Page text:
One round-trip flight can get you free stuff. That's why you should never fly without joining your airline's frequent-flier program -- it's like leaving money on the table. But infrequent fliers can be discouraged by airlines' mileage expiration dates, which kill off mileage balances before those once-a-year trips can transform magically into a free flight. Rather than let your miles evaporate, you might as well put them to good use.

These low-mileage goodies don't get you the best value per mile, so frequent-flying aficionados like the folks at FlyerTalk ( are generally not fans of redeeming miles for swag. But for infrequent fliers, leaving a few thousand miles sitting in an airline account doesn't help anyone -- especially if those miles expire after 18 months of inactivity.

Here are two easy options if you have earned 5,000 miles (or one round-trip flight across the U.S.) on major domestic airlines.

1. Redeem miles for newspaper and magazine subscriptions. AirTran, Alaska, American, Delta, Frontier, Hawaiian, United, and US Airways all contract with Magazines for Miles (, a company that lets you turn even very small amounts of miles into subscriptions. The magazines offered by different airlines vary; for instance United offers Marie Claire, while American Airlines doesn't.

This is probably the highest-value way to turn small numbers of miles into something valuable. You can get up to 10 magazine subscriptions for your 5,000 miles. Redemption amounts vary, of course: 12 issues of Essence (worth about $18) cost 500 miles, while 51 issues of The Economist (worth about $127) cost 3,200 miles.

2. Donate your miles. Transferring miles to another account isn't cheap. American charges $50 to transfer up to 5,000 miles; United charges $15 to transfer 1,000 miles. That's cheaper than buying miles outright, but it's a harsh cost per mile. There's also (, which lets you exchange balances between mileage plans. You can swap 5,000 American miles, for instance, for 1,647 US Airways miles or for 1,062 Air Canada Aeroplan miles. But if you really can't get rid of your miles, you might as well donate them. Several airlines' websites let you transfer your miles to charities at no cost.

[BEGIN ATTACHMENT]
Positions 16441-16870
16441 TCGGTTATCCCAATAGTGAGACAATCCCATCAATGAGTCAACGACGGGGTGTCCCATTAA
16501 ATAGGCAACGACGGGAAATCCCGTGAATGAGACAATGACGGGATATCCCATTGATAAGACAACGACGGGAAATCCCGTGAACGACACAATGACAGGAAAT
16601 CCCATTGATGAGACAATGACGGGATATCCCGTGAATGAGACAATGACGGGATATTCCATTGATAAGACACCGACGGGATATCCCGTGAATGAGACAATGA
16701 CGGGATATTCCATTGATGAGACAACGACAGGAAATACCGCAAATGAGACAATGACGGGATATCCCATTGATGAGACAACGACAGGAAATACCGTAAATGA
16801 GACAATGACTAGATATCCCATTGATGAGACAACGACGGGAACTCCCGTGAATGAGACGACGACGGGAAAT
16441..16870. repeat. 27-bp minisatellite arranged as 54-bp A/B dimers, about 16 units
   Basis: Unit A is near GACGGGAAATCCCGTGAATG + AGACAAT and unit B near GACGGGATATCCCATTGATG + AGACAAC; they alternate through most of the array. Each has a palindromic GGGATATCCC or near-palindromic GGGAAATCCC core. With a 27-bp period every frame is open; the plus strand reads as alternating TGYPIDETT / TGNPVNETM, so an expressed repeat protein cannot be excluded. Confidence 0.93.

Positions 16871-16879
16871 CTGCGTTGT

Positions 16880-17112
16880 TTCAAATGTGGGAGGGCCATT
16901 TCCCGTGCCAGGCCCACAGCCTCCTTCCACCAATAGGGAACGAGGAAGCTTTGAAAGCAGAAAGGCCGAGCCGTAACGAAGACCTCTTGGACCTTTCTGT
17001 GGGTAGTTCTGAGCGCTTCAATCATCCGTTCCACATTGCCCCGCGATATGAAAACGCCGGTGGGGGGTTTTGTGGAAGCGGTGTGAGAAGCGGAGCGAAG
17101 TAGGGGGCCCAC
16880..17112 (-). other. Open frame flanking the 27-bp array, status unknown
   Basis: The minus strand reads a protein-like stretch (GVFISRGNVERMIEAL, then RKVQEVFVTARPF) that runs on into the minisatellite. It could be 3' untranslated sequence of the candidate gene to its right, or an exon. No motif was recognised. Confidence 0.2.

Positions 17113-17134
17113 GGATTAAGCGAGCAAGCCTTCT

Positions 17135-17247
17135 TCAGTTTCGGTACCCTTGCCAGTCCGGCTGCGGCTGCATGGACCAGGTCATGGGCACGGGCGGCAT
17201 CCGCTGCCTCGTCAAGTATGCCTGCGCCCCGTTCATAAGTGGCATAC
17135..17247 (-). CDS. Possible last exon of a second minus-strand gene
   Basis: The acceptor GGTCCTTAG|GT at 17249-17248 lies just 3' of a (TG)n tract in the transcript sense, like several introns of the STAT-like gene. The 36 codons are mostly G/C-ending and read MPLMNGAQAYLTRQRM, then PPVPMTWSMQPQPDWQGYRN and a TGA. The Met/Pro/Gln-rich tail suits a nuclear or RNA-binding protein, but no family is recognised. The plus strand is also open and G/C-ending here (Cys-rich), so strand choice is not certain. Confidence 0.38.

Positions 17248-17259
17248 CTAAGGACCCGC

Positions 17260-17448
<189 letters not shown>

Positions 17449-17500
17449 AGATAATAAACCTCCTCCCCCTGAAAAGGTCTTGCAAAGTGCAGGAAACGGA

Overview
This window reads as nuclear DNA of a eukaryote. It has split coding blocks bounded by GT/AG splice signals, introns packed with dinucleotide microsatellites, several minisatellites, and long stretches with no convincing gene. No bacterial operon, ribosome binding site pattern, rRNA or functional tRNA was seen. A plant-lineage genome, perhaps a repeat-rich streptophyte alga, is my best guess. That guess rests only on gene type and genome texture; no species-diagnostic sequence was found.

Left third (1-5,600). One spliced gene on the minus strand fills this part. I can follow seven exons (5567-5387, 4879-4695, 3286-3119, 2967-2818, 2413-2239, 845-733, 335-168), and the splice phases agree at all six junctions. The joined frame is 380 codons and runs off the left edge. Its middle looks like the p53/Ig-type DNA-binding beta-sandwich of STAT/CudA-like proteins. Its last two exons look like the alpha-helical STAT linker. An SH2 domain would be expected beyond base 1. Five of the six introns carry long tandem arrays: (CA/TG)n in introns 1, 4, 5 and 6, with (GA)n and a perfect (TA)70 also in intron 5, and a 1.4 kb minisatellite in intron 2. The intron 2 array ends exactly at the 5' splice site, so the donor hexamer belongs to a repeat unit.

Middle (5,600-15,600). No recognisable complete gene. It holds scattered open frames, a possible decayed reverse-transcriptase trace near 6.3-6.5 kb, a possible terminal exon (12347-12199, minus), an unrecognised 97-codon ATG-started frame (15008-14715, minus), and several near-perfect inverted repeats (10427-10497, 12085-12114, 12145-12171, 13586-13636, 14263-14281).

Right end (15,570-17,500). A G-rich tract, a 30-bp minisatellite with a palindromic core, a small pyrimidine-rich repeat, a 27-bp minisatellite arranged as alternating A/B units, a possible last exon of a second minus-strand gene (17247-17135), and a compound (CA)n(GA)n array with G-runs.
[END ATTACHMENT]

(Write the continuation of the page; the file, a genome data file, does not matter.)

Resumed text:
5 More Ways to Redeem Miles

Here are some other options that individual airlines offer for redeeming frequent-flier miles.

1. Redeem United miles for gifts. United has a great range of non-flight awards under 5,000 miles. For kids, the Mileage Plus Store offers the Lego Ultimate Building Set (a $26.53 value) for 5,000 miles or Sesame Street stuffed toys (worth $13 each) for 3,000 miles apiece. For grown-ups, you can get four $25 ( gift certificates for 2,000 miles. Note: these gift certificates work at relatively few restaurants, and you can generally only use them to defray about half the cost of a meal. Or just say something with flowers: ( offers a mixed-rose bouquet (a $30 value) for 4,600 miles.

2. Get gift cards from Hawaiian Airlines. Considering the distance between Hawaii and the mainland, it's not hard to generate 5,000 miles here. Hawaiian Airlines lets you redeem small amounts of miles for pretty cool stuff. Your 5,000 miles can get you a $25 gift certificate at the Hawaii-based Foodland grocery chain or a $25 gift card to use at Ohana hotels in Hawaii or a whole bunch of casinos on the Las Vegas Strip.

3. Sift through Delta's SkyMiles Marketplace. Delta sends you to the SkyMiles Marketplace for a couple of bargain-basement options. It's pretty slim pickings, but it's better than letting your miles expire. I found a $7 National Geographic kids' book for 2,200 miles and one of those $15 bottles of pet stain remover for 4,400 miles.

4. Get LifeLock identity theft protection via American Airlines. LifeLock monitors your credit reports so no one can apply for new cards without your knowledge. The LifeLock service costs 2,500 American Airlines miles, but you need to remember to cancel it in 6 months or you'll start getting billed $9 per month.

5. Get a free one-way flight from Southwest. The low-cost carrier is the only airline that can let you turn one round-trip trip across the country into a free flight. Southwest's point system is based on dollars spent, not miles flown. Assuming you spent $450 for a Southwest flight, you'd have 4,500 Rapid Rewards points. That's enough for a $75 flight credit, which could get you from Baltimore to Cleveland or from Chicago to Nashville. (Don't forget that though the flight is free, you'll still have to pay some taxes). Want free stuff instead? To redeem your points on other goodies, you need to subscribe to Southwest's credit card.

How have you been using your miles? Tell us in the comments below.